June 29, 2020
By Mariam Kamel
“Timothy, I thank God for you – the God I serve with a clear conscience, just as my ancestors did. Night and day I constantly remember you in my prayers. I long to see you again, for I remember your tears as we parted. And I will be filled with joy when we are together again. I remember your genuine faith … This is why I remind you to fan into flames the spiritual gift God gave you when I laid my hands on you. For God has not given us a spirit of fear and timidity, but of power, love, and self-discipline.” (2 Timothy 1:3-7 NLT)
Recently, I have found myself quite fearful of the future. Will things ever go back to the way they were? Will I ever be able to hold a hand, hug a friend, see the smile of a stranger? Or will we always be confined behind a pair of masks and gloves? My thoughts consumed my mind as answers began to seem unclear day in and day out. I turned to my Bible, and God led me to the apostle Paul writing his last letter to Timothy. It is in these four short verses that Paul teaches us that we cannot always pray our way out of a circumstance, but we can pray our way into peace.
Paul was an educated, wealthy man, a persecutor of the church, a killer of Christians. Paul was also saved by Jesus and was commissioned to preach the gospel to the Gentiles. He went on to travel all of Asia Minor, planting churches in the area. One major church he planted was in the ancient city of Ephesus, which would be current day Istanbul, Turkey. Ephesus was the largest city in Asia minor, and would resemble current day New York, Atlanta, Los Angeles, New Orleans, or Detroit. The comparisons between Ephesus and these cities are that they are the center of business, population, religion, economics, and power. Also, these cities were hit hard by COVID-19, the same way Ephesus was hit hard by a ruler who would attempt to kill Christians.
Paul eventually left and handed the church to Timothy. You would expect Timothy to be filled with confidence and have a strong heart, because the church that was handed to him was every preacher’s dream. It was a known place of worship, big and successful. Timothy writes a letter to Paul, and although we do not have record of Timothy’s letter, we do have a record of Paul’s letter back to Timothy. Timothy appeared to be insecure, panicked, and fearful. Why? Well, the people were hostile towards the gospel in that city. The government in power was Nero, who was very powerful and wanted a brand-new Rome. He wanted to burn down the current city, blame and then kill the Christians so they could not defend themselves. Timothy had every right to feel the way that he felt.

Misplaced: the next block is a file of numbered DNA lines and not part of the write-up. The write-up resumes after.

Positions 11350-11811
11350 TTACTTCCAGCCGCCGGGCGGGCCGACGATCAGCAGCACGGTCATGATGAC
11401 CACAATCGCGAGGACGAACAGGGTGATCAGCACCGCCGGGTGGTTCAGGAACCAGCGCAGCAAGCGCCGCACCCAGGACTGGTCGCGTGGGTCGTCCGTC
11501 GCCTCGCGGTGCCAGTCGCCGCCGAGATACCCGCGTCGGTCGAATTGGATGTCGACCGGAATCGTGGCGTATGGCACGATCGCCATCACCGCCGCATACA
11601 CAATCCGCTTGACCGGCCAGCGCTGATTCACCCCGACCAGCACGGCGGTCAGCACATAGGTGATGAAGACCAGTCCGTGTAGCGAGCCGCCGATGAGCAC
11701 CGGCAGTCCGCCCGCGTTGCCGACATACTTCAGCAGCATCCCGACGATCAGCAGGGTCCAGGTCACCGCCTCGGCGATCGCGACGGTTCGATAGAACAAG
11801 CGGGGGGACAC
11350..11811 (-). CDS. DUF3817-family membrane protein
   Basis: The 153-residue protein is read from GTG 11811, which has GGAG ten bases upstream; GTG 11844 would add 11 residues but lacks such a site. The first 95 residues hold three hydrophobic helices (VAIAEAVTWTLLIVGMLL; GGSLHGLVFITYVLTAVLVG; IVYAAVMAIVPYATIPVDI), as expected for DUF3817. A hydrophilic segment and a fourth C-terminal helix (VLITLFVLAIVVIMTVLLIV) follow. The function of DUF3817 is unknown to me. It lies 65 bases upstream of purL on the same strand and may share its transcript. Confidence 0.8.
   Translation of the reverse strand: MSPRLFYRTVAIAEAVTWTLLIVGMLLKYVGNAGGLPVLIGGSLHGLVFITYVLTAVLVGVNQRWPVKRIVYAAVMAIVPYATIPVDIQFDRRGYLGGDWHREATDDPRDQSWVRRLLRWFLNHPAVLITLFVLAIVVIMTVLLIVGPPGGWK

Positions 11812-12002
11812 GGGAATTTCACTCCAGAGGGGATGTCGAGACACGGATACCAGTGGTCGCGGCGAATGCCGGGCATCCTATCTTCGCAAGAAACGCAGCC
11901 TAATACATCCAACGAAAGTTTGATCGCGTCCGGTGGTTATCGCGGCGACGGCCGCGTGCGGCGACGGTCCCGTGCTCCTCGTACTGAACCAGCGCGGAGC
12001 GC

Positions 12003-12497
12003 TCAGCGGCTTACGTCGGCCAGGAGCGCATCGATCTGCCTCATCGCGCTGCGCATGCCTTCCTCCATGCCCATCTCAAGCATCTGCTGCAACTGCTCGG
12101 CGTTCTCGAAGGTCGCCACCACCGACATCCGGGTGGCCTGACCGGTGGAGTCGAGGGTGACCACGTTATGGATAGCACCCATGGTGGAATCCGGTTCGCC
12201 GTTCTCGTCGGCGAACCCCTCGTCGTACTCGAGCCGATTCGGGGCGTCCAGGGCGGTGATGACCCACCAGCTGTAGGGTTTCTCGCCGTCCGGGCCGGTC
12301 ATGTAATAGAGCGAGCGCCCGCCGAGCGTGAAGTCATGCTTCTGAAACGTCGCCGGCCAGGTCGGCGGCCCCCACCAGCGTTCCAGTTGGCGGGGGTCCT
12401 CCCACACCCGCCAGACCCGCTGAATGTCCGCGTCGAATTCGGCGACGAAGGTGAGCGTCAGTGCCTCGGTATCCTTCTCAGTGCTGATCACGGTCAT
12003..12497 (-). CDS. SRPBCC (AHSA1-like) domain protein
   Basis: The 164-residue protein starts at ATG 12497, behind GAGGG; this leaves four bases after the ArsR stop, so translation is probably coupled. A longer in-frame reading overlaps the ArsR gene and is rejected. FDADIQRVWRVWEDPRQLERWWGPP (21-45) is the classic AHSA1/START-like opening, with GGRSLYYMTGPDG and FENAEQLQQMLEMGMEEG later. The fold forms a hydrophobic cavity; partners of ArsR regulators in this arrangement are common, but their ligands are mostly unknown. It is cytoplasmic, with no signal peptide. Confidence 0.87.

At this point, Paul is sitting in prison and is about to be executed. He writes to Timothy in 2 Timothy 1:3, “Night and day I constantly remember you in my prayers.” Paul, who needs encouraging himself, is sitting in prison encouraging Timothy. Paul shows us how sometimes the quickest way out of our own prison of thoughts is to focus on somebody else. Another theme here is remembrance. Paul calls into remembrance all that Timothy has read and heard and the genuine faith within Timothy. He calls into remembrance the genuine faith that is within you and me. We have so many Bibles, journals, notes, conferences, but when the winds of trouble blow over, we tend to forget it all, and more specifically, we tend to forget the God-filled faith within us. If a non-believer and I are both afraid, what is the difference? A non-believer might think, “Hey don’t you have a God who does not give you a spirit of fear? So why are you so afraid? What really is the point of following your God?”
Jesus is truly calling us to lead others during these dark times, and to have a spirit of faith and not fear. I will be the first to admit that yes, I am afraid. However, while you cannot stop fear from entering your heart, you can use faith to drive it out. Brothers and sisters, Jesus conquered even death! There is nothing He cannot handle nor take control of, therefore, why are we so fearful? Let us fan the flames of faith within us and let our faith rule over our fears. Amen!